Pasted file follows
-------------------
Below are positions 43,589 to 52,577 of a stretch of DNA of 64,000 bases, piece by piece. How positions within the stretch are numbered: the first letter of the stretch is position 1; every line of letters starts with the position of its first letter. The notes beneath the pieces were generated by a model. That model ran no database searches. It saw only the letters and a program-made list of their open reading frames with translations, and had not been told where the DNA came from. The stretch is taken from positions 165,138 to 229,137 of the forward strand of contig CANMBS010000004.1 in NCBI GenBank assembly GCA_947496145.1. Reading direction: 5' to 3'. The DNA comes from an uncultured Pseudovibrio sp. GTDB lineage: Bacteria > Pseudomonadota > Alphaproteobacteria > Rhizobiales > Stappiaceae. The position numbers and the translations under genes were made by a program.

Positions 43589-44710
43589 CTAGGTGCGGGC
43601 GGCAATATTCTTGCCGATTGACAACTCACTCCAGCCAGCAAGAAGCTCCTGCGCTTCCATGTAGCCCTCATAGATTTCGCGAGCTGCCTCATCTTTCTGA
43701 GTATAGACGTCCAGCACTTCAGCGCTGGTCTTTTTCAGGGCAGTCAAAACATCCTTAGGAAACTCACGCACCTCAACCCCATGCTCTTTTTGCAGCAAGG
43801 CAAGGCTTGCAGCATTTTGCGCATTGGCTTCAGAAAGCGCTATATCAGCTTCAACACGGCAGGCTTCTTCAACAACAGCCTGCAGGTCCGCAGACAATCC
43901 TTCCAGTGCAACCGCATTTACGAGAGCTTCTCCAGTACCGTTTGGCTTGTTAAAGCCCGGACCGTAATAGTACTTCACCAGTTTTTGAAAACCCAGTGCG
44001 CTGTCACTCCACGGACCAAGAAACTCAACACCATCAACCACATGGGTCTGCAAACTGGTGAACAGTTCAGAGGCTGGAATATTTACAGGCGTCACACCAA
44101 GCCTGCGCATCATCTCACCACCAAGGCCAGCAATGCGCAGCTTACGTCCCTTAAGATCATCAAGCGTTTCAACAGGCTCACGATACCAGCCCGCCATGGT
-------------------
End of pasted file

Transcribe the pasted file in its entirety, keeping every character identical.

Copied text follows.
Below are positions 43,589 to 52,577 of a stretch of DNA of 64,000 bases, piece by piece. How positions within the stretch are numbered: the first letter of the stretch is position 1; every line of letters starts with the position of its first letter. The notes beneath the pieces were generated by a model. That model ran no database searches. It saw only the letters and a program-made list of their open reading frames with translations, and had not been told where the DNA came from. The stretch is taken from positions 165,138 to 229,137 of the forward strand of contig CANMBS010000004.1 in NCBI GenBank assembly GCA_947496145.1. Reading direction: 5' to 3'. The DNA comes from an uncultured Pseudovibrio sp. GTDB lineage: Bacteria > Pseudomonadota > Alphaproteobacteria > Rhizobiales > Stappiaceae. The position numbers and the translations under genes were made by a program.

Positions 43589-44710
43589 CTAGGTGCGGGC
43601 GGCAATATTCTTGCCGATTGACAACTCACTCCAGCCAGCAAGAAGCTCCTGCGCTTCCATGTAGCCCTCATAGATTTCGCGAGCTGCCTCATCTTTCTGA
43701 GTATAGACGTCCAGCACTTCAGCGCTGGTCTTTTTCAGGGCAGTCAAAACATCCTTAGGAAACTCACGCACCTCAACCCCATGCTCTTTTTGCAGCAAGG
43801 CAAGGCTTGCAGCATTTTGCGCATTGGCTTCAGAAAGCGCTATATCAGCTTCAACACGGCAGGCTTCTTCAACAACAGCCTGCAGGTCCGCAGACAATCC
43901 TTCCAGTGCAACCGCATTTACGAGAGCTTCTCCAGTACCGTTTGGCTTGTTAAAGCCCGGACCGTAATAGTACTTCACCAGTTTTTGAAAACCCAGTGCG
44001 CTGTCACTCCACGGACCAAGAAACTCAACACCATCAACCACATGGGTCTGCAAACTGGTGAACAGTTCAGAGGCTGGAATATTTACAGGCGTCACACCAA
44101 GCCTGCGCATCATCTCACCACCAAGGCCAGCAATGCGCAGCTTACGTCCCTTAAGATCATCAAGCGTTTCAACAGGCTCACGATACCAGCCCGCCATGGT